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Guardianship: how to cope when a loved one loses capacity

When a person loses mental capacity, they may need to be appointed a guardian. During this process, the Court will evaluate and decides a person’s capabilities to determine whether to appoint a guardian to handle certain tasks for the individual. Regardless of the outcome, it is often a very difficult time for both the person being evaluated and family members.

A knowledgeable and competent attorney can help alleviate much of the complexity and anxiety of the guardianship process. The attorneys at Dugan & Leger, PLLC can confidently lead you through the appointment procedures, providing both assurance and comfort to the entire family.

Commonly Asked Questions About Guardianship

Q. A relative of mine lives by himself. He is having difficulty to do things like take his medicine. Does he need someone to make decisions for him? What are some options?

A. If your relative has not executed a Durable Power of Attorney, you would want to encourage him to do so. A properly created Durable Power of Attorney requires that the person is competent at the time of creation. Thus, if your relative is not able to understand what the document is for, then he is probably already incompetent.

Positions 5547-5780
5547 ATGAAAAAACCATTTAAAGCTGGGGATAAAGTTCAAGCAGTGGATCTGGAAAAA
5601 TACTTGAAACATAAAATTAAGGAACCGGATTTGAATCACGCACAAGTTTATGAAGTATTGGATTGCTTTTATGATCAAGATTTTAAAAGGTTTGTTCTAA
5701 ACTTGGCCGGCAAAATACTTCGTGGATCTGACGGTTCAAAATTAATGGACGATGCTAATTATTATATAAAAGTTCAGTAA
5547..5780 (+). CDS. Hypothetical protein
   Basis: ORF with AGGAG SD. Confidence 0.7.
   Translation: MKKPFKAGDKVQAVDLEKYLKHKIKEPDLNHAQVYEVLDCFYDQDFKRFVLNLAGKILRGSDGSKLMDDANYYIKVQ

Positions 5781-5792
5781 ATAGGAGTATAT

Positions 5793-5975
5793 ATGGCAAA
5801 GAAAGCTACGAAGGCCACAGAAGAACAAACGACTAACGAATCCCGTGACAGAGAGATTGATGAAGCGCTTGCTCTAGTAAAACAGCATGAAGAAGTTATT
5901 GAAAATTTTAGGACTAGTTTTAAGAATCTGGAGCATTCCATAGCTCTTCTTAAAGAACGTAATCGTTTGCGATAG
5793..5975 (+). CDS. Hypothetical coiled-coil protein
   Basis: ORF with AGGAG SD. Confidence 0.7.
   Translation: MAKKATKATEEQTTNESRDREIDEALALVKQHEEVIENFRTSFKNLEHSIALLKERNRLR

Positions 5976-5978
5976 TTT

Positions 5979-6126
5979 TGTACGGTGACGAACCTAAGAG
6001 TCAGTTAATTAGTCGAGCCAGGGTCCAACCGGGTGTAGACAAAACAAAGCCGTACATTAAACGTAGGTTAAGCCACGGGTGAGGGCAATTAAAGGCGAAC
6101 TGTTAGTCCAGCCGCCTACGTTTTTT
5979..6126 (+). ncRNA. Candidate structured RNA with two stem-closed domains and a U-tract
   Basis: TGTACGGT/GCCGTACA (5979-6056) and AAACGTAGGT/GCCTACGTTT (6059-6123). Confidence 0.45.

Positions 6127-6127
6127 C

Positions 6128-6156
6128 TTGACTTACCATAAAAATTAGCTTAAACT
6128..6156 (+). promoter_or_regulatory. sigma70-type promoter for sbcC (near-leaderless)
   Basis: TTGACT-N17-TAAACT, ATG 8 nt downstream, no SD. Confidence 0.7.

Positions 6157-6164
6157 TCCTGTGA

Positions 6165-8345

In this case, you may want to have him declared incompetent by a court, and have you or someone trustworthy appointed as a guardian to make decisions for him. This is known as the Guardianship process.

Q. What does a Guardian do?

A. A “guardian” is appointed by the Clerk of Superior Court to make decisions for a person who is determined incompetent (the “ward”). There are three types of guardians in North Carolina: 1) Guardian of the Person 2) Guardian of the Estate, and 3) General Guardian.
Guardian of the Person is a guardian that decides issues about personal care, like housing and medication. The guardian cannot decide how to handle the ward’s finances.
Guardian of the Estate is a guardian who handles the ward’s finances, but cannot make decisions regarding personal care.
General Guardian has the power to decide issues relating to both finances and personal care. This is a combination of Guardian of the Person and Guardian of the Estate.

Q. How does the Court decide if a person is incompetent?

A. The person seeking the guardianship must petition the court to decide that the person is incompetent. There must be evidence presented to the Court that the ward cannot make decisions for him/herself anymore. The Clerk of Court will follow THESE laws when determining incapacity.

Q. What is a Standby Guardian?

A. A Standby Guardian is someone the parent of a minor child designates to become the guardian of the minor child for up to 90 days. This guardianship can become effective either immediately, or upon the incapacity, debilitation, or death of the parent.

Designating a Standby Guardian of your minor child can be a key element of an estate plan because it increases the chance that your minor child will be cared for immediately should the parent become unavailable unexpectedly. Designating the Standby Guardian today can also reduce the chances of a feud between relatives over the care of your minor child.

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